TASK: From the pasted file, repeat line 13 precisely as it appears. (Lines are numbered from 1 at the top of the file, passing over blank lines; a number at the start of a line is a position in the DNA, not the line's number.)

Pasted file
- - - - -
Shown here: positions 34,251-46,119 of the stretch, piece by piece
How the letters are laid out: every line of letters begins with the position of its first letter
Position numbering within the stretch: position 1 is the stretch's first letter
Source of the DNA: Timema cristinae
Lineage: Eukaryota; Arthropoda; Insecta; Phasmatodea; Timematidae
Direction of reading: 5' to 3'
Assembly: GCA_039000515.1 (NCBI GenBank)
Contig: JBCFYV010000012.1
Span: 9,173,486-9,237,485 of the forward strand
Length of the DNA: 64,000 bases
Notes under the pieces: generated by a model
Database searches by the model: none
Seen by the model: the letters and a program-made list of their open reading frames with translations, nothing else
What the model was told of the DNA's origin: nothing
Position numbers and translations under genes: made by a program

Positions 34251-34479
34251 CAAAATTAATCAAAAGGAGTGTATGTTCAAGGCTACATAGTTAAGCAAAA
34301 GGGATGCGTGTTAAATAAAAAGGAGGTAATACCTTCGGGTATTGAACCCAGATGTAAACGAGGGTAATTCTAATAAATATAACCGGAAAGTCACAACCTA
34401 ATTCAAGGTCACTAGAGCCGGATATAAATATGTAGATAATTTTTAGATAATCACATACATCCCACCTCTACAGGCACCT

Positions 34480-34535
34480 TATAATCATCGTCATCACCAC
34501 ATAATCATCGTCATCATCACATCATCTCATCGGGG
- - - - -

Seen by the model: the letters and a program-made list of their open reading frames with translations, nothing else